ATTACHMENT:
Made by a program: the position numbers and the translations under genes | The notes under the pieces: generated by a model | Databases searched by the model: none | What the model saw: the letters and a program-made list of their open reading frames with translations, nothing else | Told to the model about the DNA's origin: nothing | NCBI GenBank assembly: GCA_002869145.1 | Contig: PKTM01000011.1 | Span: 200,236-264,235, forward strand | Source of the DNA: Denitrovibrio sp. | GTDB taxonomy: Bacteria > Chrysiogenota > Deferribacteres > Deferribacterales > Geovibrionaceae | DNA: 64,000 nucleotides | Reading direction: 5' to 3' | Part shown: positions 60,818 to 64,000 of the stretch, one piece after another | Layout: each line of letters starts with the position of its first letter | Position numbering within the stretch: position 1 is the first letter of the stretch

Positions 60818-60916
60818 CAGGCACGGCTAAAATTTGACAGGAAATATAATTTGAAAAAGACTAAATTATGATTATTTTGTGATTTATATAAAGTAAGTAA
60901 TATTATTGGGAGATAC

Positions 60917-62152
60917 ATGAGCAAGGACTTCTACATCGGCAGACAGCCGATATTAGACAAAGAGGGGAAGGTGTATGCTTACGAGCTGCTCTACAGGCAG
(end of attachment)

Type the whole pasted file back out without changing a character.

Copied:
Made by a program: the position numbers and the translations under genes | The notes under the pieces: generated by a model | Databases searched by the model: none | What the model saw: the letters and a program-made list of their open reading frames with translations, nothing else | Told to the model about the DNA's origin: nothing | NCBI GenBank assembly: GCA_002869145.1 | Contig: PKTM01000011.1 | Span: 200,236-264,235, forward strand | Source of the DNA: Denitrovibrio sp. | GTDB taxonomy: Bacteria > Chrysiogenota > Deferribacteres > Deferribacterales > Geovibrionaceae | DNA: 64,000 nucleotides | Reading direction: 5' to 3' | Part shown: positions 60,818 to 64,000 of the stretch, one piece after another | Layout: each line of letters starts with the position of its first letter | Position numbering within the stretch: position 1 is the first letter of the stretch

Positions 60818-60916
60818 CAGGCACGGCTAAAATTTGACAGGAAATATAATTTGAAAAAGACTAAATTATGATTATTTTGTGATTTATATAAAGTAAGTAA
60901 TATTATTGGGAGATAC

Positions 60917-62152
60917 ATGAGCAAGGACTTCTACATCGGCAGACAGCCGATATTAGACAAAGAGGGGAAGGTGTATGCTTACGAGCTGCTCTACAGGCAG